Invoking the TaskService.acquireTask operation 

The Portal application retrieves Human Tasks by invoking the out-of-the-box SOA Suite APIs. When tasks are acquired by users, authentication information needs to be passed to the TaskService.acquireTask operation. A required token is obtained by invoking the TaskQueryService.authenticate operation. The SOAP request that is generated by the Portal includes both the user and onBehalfOfUser as part of the authentication information. While this worked in PS2, in PS5 this resulted in an authentication error indicating that the user had too few privileges to authenticate on behalf of another user. The issue is resolved by removing the onBehalfOfUser element in the SOAP request. Since the SOA Suite APIs are exposed through the OSB in this environment we could alter the request pipeline of the OSB routing flow to delete this element as a temporary solution. A better solution is to upgrade the Portal so the SOAP request doesn't include the onBehalfOfUser element altogether.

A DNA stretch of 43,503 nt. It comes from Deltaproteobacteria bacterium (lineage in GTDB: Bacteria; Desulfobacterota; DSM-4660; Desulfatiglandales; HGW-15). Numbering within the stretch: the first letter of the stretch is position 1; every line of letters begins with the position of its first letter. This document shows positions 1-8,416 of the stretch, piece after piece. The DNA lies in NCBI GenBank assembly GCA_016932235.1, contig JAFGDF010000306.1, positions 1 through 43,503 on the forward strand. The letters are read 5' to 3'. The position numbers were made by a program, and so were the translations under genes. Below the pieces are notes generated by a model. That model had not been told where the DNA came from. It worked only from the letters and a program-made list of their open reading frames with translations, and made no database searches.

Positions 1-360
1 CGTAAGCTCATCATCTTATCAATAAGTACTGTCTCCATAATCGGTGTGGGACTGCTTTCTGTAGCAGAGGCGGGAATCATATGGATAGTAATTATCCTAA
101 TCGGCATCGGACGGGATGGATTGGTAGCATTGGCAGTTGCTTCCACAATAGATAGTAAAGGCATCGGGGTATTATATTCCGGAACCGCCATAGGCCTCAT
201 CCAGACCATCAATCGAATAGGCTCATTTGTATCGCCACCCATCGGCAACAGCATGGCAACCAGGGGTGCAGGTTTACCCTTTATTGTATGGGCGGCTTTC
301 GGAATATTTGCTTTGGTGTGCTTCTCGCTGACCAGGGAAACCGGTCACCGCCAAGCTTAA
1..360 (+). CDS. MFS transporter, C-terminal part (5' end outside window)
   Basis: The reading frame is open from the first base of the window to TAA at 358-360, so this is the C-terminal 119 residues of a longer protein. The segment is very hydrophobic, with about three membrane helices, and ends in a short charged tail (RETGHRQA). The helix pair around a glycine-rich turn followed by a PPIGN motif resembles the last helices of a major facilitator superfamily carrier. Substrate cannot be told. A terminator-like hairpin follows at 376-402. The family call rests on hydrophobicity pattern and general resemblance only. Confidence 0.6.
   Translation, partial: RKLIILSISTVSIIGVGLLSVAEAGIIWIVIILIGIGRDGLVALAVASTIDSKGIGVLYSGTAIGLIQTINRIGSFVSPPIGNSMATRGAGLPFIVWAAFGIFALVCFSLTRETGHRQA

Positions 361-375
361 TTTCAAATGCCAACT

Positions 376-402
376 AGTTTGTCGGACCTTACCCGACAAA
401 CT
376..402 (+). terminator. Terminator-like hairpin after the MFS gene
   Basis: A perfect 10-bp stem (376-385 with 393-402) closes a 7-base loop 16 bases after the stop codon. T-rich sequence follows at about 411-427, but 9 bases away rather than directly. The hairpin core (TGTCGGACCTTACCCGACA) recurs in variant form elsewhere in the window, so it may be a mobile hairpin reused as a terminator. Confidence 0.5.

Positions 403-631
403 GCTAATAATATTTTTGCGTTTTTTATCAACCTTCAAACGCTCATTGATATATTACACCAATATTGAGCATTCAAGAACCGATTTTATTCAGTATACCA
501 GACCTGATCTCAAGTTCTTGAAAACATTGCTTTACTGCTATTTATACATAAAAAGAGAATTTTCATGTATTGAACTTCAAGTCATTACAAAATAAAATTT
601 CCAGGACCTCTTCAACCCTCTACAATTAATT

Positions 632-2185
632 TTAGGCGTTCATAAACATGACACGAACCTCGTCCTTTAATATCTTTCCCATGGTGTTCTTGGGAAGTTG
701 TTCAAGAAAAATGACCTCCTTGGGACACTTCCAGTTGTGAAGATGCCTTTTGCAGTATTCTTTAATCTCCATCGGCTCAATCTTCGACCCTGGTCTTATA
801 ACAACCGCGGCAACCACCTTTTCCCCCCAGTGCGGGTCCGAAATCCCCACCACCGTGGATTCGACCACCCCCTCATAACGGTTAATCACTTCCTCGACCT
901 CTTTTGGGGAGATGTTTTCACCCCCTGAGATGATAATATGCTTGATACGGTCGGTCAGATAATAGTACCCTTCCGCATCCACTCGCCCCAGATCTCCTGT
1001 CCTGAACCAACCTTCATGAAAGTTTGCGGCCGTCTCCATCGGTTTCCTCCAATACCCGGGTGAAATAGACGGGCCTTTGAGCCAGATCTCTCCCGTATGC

Workflow Notification settings

The SOA composites use the Workflow Notification capabilities to send (actionable) emails and email alerts for Human Worfklow. After applying the patch the following error occurs:

<Feb 7, 2013 12:04:38 PM CET> <Warning> <> <BEA-000000> <<.> With the current setting, only Email notifications will be sent; Notifications via voice, SMS or IM will not be sent. If you would like to enable them, please configure corresponding sdpmessaging driver. Then modify the accounts and set NotificationMode attribute to ALL in workflow-notification-config.xml>